‘Our Nixon’: Super 8 and Watergate

TV critic July 31, 2013

There have been so many documentaries about President Richard M. Nixon and the Watergate break-in that triggered his political demise, and I'm sure we’re still far from seeing our last. I’m also sure that we’ll never see another that's as surprisingly and artistically keen as director Penny Lane’s eerie, beautiful “Our Nixon,” which airs Thursday night on CNN.

“Our Nixon,” which got good buzz on this year’s film-festival circuit (including Washington’s AFI Docs fest this summer), is delicately built from 500 or so reels of Super-8 home-movie footage shot, for fun and posterity, by three of Nixon’s top aides, whose names should still ring bells: H.R. Haldeman, John Ehrlichman and Dwight Chapin.

Hank Stuever has been The Post's TV critic since 2009. He joined the paper in 1999 as a writer for the Style section, where he has covered an array of popular (and unpopular) culture across the nation. View Archive

Before things fell apart (and all three did prison time for their roles in the Watergate cover-up), these men were enamored with the high-tech wonders of the hand-held camera, just like many of our fathers were in the late 1960s and early ’70s, and just like all of us are now with iPhones and Vine accounts.

Brimming with good-natured Republican optimism in the face of so much civil and social unrest, Haldeman and the guys took to documenting their daily activities at the White House or while tagging along on Nixon’s diplomatic trips, including his history-making visit to China. If it looks like family movies, it’s because they really seemed to have formed a family; and like most families, all the smiling and waving cannot entirely mask the darkness just beneath the surface.

As the Watergate hearings dug deeper, the fixation turned to modern evidence found in audiotapes and follow-the-money paperwork. That’s how the FBI came into possession of the Nixon aides’ movies; the footage sat untouched for nearly four decades.

Another sort of documentarian, looking for fresh news, might paw through all this footage and find it quite disappointing, filled as it is with visiting dignitaries, first-family weddings, garden walks and the coming and going of the Marine One helicopter. What you see is an administration that lived, as they all do, in a bubble of orchestrated good cheer; in footage of the ’72 reelection campaign, Nixon is surrounded by patriotic Boy Scouts, perky Up With People-type chorales and fawning senior citizens. It’s definitely of interest, but is it actually interesting?

Lane and her co-producer, Brian L. Frye, saw a chance in all this to make something called an “essay film,” as much about what the ’70s felt like as it is about historical events. The essay film is a little-known documentary genre that lives way across the spectrum from conventional techniques of narration, inquiry, interviews and the Ken Burns pan-and-zoom effect. As such, “Our Nixon” is mainly a collage of images and sounds that tell a familiar story in an entirely new and mesmerizing way.

There’s less at stake here; no point to prove, no guilt trip left to inflict. You can feel the Watergate era slipping off into ancient (but memorable) history, but you can also, for a moment, sense it as a living and breathing drama. My only criticism is that CNN is airing it with commercial breaks; if ever there was a time for your DVR ad-skipping skills, this is it.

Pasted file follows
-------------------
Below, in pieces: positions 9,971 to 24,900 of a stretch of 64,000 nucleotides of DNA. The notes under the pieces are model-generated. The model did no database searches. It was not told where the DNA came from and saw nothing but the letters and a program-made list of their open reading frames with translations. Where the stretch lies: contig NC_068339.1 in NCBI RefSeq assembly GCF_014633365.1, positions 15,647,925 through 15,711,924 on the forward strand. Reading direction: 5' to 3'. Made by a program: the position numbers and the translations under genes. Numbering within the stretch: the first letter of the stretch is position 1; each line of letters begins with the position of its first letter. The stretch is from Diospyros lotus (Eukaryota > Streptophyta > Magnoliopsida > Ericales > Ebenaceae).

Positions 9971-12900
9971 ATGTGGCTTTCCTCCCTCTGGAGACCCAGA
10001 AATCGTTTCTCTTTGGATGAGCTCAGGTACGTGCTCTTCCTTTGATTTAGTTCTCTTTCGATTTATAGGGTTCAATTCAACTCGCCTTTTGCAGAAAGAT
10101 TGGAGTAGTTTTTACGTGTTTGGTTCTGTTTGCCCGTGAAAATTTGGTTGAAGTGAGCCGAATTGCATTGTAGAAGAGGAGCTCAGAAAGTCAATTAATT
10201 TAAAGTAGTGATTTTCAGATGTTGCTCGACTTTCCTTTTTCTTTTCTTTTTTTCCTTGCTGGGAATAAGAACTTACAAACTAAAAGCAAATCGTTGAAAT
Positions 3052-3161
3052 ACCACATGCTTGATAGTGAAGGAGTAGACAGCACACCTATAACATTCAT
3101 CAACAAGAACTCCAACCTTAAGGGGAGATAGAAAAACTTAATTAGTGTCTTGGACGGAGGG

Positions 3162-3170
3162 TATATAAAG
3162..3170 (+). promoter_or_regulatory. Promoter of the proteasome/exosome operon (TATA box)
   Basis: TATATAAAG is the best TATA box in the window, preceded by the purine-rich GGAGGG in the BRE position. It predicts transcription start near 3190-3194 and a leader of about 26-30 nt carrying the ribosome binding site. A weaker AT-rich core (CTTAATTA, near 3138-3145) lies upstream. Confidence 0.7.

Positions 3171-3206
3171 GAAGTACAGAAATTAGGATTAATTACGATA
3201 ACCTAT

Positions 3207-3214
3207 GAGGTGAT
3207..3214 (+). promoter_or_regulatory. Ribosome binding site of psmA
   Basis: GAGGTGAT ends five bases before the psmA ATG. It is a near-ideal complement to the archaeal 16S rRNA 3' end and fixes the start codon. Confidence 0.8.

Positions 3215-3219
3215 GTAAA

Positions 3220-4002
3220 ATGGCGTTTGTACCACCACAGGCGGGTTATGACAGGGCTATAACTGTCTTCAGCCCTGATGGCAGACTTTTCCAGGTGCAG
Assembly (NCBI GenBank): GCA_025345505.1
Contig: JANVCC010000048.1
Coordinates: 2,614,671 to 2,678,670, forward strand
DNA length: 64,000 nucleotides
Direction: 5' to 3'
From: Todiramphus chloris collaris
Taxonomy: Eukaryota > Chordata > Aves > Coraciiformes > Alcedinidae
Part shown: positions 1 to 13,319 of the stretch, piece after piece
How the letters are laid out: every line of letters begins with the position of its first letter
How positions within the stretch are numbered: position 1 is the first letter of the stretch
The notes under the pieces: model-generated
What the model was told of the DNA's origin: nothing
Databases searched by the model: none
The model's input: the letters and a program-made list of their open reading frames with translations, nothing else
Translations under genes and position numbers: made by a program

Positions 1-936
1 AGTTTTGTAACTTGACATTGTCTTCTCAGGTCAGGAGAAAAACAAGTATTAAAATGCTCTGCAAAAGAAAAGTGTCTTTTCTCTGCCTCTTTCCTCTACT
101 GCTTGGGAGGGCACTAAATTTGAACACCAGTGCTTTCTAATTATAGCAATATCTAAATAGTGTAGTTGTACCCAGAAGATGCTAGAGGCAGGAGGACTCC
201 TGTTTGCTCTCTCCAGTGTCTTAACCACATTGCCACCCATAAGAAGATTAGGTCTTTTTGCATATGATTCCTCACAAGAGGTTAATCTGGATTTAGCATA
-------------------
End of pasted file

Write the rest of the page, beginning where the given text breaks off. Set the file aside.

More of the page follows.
Being an impressionistic film, “Our Nixon” is under no obligation to go chasing after the usual (and still alive) sources to say the usual things, save for some contemporary thoughts from Chapin. (Haldeman died in 1993; Ehrlichman died in 1999.) “Our Nixon” has the remarkable effect of letting those of us in the 21st century — who either don’t remember Watergate first-hand, or were born after it — to get a less-filtered look at bygone days.

The home-movie footage is supplemented and contextualized with grainy video newscasts from the Watergate days as well as the gift that never stops giving — those endless (and endlessly horrifying) hours of Oval Office recordings that picked up Nixon’s every meeting and phone call. (In one such call with his aides, he goes off on “All in the Family” and the scourge of homosexuality.)

Lane is also concerned with an archival sense of aftermath, weaving in interviews that Haldeman and Ehrlichman did later on with “60 Minutes” and “Donahue.” She even finds a way to toss in Ehrlichman’s ill-fated attempt at humor as an ice-cream pitchman in a 1987 TV ad.

As described, “Our Nixon” may sound like it verges on a fond tribute, but it certainly isn’t that. Through this combination of scratchy film images, lousy campaign-related pop songs and the tinny, paranoid clicks and whirrs of phone recordings, the overall mood is one of dourness and discordance, of Nixon living in a world where he was never safe from undermining ridicule. During a White House concert, captured on film, the president introduces one of his favorite pop acts, the upbeat Ray Conniff Singers.

“If the music is square, it’s because I like it square,” Nixon says, delighting the crowd.

The singers take the stage, whereupon one of the female performers lambastes the president (“Bless the Berrigans and bless Daniel Ellsberg!”) and unfurls a “Stop the Killings” banner, right before the music starts. “Our Nixon” is a love song to a man who knew victories but just couldn’t win.

Our Nixon

(two hours) airs Thursday at 9 p.m.
on CNN, with encores.

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